Kumilautta koskessa, lautan kyydissä ihmisiä kypärät päässä

Respon­sible tourism bene­fits busi­nes­ses, local commu­ni­ties and tourists

Ethical Tourism Reco­very in Arctic Commu­ni­ties  -project (ETRAC) looked at how the tourism sector could recover from the pande­mic. In particu­lar, the aim was to iden­tify how to promote ethical tourism. One of the objec­ti­ves of the project was to provide infor­ma­tion on ethical tourism etiquette and prac­tices to tourists who may not be fami­liar with it. Ethical tourism is all about not harming nature or people and not posing any risk to tourists them­sel­ves, others or the desti­na­tion. In addi­tion, ethical tourism also applies to service provi­ders. How can they avoid causing damage to nature, local people or the environment?

What is ethical tourism?

During the project, we started to think about what respon­sible tourism is. How does it relate to ethical and sustai­nable tourism? Accor­ding to the UN, sustai­na­bi­lity has three basic pillars: ecolo­gical, econo­mic and social. However, these three are not enough and there is another pillar: cultu­ral sustai­na­bi­lity. It is culture that deter­mi­nes how we unders­tand the other three basic principles. There­fore, the concept of cultu­ral sensi­ti­vity became a key tool for looking at respon­sible tourism.

In the project, we conduc­ted a survey to find out how small busi­nes­ses in particu­lar have survi­ved the difficult pande­mic period. In the survey, we focused on how ethics is taken into account in the coping proces­ses. Although ethics is not seen as a compe­ti­tive advan­tage in tourism, many entrepre­neurs still consi­de­red it as one of the guiding principles of their busi­ness. However, in the future, it is expec­ted that ethics will play an increa­singly impor­tant role in tourism marke­ting. This is because younger gene­ra­tions are beco­ming more aware of envi­ron­men­tal issues, for example.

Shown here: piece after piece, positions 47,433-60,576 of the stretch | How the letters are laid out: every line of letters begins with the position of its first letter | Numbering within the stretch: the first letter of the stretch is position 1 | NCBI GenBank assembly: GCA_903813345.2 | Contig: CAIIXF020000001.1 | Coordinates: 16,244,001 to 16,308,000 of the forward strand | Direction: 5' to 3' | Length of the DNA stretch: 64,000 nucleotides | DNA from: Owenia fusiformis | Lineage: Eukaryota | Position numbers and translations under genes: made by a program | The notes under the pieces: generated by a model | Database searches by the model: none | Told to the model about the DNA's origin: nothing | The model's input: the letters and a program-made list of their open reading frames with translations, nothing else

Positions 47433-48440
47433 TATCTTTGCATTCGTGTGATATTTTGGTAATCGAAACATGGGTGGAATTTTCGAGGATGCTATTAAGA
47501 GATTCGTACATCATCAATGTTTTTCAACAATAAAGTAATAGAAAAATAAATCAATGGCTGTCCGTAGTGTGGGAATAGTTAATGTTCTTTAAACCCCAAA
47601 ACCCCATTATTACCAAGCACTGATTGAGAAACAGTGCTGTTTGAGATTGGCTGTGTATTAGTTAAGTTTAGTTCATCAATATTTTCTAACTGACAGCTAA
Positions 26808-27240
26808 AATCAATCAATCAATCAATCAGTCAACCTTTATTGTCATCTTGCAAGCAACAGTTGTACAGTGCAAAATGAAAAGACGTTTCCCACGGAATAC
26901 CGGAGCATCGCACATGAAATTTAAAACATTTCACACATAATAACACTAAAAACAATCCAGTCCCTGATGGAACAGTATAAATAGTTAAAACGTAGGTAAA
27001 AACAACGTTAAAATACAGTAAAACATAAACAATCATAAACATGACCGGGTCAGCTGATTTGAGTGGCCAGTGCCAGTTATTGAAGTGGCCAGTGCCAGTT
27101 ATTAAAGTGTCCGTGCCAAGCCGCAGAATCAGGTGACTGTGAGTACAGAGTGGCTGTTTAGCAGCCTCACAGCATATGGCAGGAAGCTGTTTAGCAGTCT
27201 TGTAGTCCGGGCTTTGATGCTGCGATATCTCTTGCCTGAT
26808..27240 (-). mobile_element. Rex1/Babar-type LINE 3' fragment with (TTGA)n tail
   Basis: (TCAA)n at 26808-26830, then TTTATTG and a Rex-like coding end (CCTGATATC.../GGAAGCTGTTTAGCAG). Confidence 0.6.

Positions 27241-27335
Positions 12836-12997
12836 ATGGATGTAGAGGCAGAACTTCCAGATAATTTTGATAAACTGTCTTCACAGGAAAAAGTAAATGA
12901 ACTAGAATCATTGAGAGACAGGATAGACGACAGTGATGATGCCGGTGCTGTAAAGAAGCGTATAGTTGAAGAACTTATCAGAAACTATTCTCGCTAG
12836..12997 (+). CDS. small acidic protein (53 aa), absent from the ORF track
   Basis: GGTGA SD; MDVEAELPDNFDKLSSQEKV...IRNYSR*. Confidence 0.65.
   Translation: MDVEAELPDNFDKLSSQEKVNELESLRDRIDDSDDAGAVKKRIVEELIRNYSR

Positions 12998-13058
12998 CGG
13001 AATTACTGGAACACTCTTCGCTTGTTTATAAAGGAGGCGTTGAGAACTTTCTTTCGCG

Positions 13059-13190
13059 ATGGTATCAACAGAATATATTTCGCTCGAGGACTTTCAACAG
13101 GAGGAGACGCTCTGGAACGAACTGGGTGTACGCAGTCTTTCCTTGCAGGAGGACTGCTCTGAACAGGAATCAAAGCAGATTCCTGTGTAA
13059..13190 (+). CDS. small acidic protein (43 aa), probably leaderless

Ethical tourism bene­fits us all

In the tourism sector in general, relia­bi­lity and quality of service have been iden­ti­fied as key compe­ti­tive factors. Relia­bi­lity is a key aspect of respon­si­bi­lity, ethics and sustai­na­bi­lity. In the tourism industry, relia­bi­lity consists of honesty, social skills and friend­li­ness, cour­tesy and going above and beyond custo­mer expectations. 

To be honest, an entrepre­neur must keep his promise to custo­mers about the quality of the service. Social skills and friend­li­ness include commu­nica­ting effort­lessly with a variety of custo­mers, regard­less of their gender, age, reli­gion, ethnicity or physical limi­ta­tions. In the context of the produc­tion of services, cour­tesy means that custo­mers are respec­ted and that they can reci­procate by respec­ting the service provi­der. In addi­tion, the company must exceed the expec­ta­tions, aspi­ra­tions and stan­dards of its custo­mers. The company has to give custo­mers more choice and oppor­tu­ni­ties than they can expect or hope for in order to increase their comfort.

The general principles outli­ned above must be combi­ned with cultu­ral sensi­ti­vity and hence ethics in order to provide sustai­nable services for the tourists of the future. More atten­tion needs to be paid to the impact of tourism at local level. Ways must be found to genui­nely involve local people in the deve­lop­ment of tourism. In the ETRAC webi­nars, examples of this were given by Scot­tish compa­nies, among others. 

In Finland, too, there have been good expe­riences of how using local people as guides has added value to tourism and at the same time raised local self-esteem. For example, story­tel­ling in nature tourism services has provi­ded job oppor­tu­ni­ties for locals. This has also brought nature tourism and cultu­ral tourism closer toget­her, so that they need not be seen as sepa­rate cate­go­ries of tourism, but as mutually supportive.

When tourism takes into account both envi­ron­men­tal and cultu­ral values and respects them in the produc­ti­sa­tion of services, tourism becomes respon­sible, sustai­nable and ethical. It bene­fits busi­nes­ses, locals and tourists alike.

Inte­res­ted in ethical tourism? You may find more infor­ma­tion about ETRAC outco­mes in https://shapingethicaltourism.eu/.


Tarja Kupiai­nen, Princi­pal Lectu­rer, Karelia Univer­sity of Applied Sciences

Photo: Anne Nygård / Unsplash